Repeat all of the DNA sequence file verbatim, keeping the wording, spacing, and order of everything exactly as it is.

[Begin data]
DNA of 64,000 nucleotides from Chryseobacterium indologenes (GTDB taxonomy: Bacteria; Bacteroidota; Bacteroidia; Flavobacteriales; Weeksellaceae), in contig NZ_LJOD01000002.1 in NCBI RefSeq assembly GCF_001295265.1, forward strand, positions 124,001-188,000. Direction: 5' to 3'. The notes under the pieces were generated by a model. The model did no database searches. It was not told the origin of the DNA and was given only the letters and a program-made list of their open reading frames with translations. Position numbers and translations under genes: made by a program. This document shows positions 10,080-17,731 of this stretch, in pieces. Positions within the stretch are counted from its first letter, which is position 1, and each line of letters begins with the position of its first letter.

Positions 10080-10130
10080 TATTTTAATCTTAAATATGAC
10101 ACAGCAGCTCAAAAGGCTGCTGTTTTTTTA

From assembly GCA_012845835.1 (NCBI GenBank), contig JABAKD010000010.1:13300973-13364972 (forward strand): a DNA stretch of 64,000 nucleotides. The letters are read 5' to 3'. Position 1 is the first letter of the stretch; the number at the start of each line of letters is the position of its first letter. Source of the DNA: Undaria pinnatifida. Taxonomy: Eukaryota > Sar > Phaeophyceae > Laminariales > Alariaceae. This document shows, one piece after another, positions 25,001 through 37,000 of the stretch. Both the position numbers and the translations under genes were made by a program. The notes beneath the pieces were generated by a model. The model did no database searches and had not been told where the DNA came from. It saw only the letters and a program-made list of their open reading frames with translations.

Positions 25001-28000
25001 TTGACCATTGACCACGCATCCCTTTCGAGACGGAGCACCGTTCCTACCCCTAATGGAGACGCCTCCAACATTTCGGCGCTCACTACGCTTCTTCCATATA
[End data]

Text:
DNA of 64,000 nucleotides from Chryseobacterium indologenes (GTDB taxonomy: Bacteria; Bacteroidota; Bacteroidia; Flavobacteriales; Weeksellaceae), in contig NZ_LJOD01000002.1 in NCBI RefSeq assembly GCF_001295265.1, forward strand, positions 124,001-188,000. Direction: 5' to 3'. The notes under the pieces were generated by a model. The model did no database searches. It was not told the origin of the DNA and was given only the letters and a program-made list of their open reading frames with translations. Position numbers and translations under genes: made by a program. This document shows positions 10,080-17,731 of this stretch, in pieces. Positions within the stretch are counted from its first letter, which is position 1, and each line of letters begins with the position of its first letter.

Positions 10080-10130
10080 TATTTTAATCTTAAATATGAC
10101 ACAGCAGCTCAAAAGGCTGCTGTTTTTTTA

From assembly GCA_012845835.1 (NCBI GenBank), contig JABAKD010000010.1:13300973-13364972 (forward strand): a DNA stretch of 64,000 nucleotides. The letters are read 5' to 3'. Position 1 is the first letter of the stretch; the number at the start of each line of letters is the position of its first letter. Source of the DNA: Undaria pinnatifida. Taxonomy: Eukaryota > Sar > Phaeophyceae > Laminariales > Alariaceae. This document shows, one piece after another, positions 25,001 through 37,000 of the stretch. Both the position numbers and the translations under genes were made by a program. The notes beneath the pieces were generated by a model. The model did no database searches and had not been told where the DNA came from. It saw only the letters and a program-made list of their open reading frames with translations.

Positions 25001-28000
25001 TTGACCATTGACCACGCATCCCTTTCGAGACGGAGCACCGTTCCTACCCCTAATGGAGACGCCTCCAACATTTCGGCGCTCACTACGCTTCTTCCATATA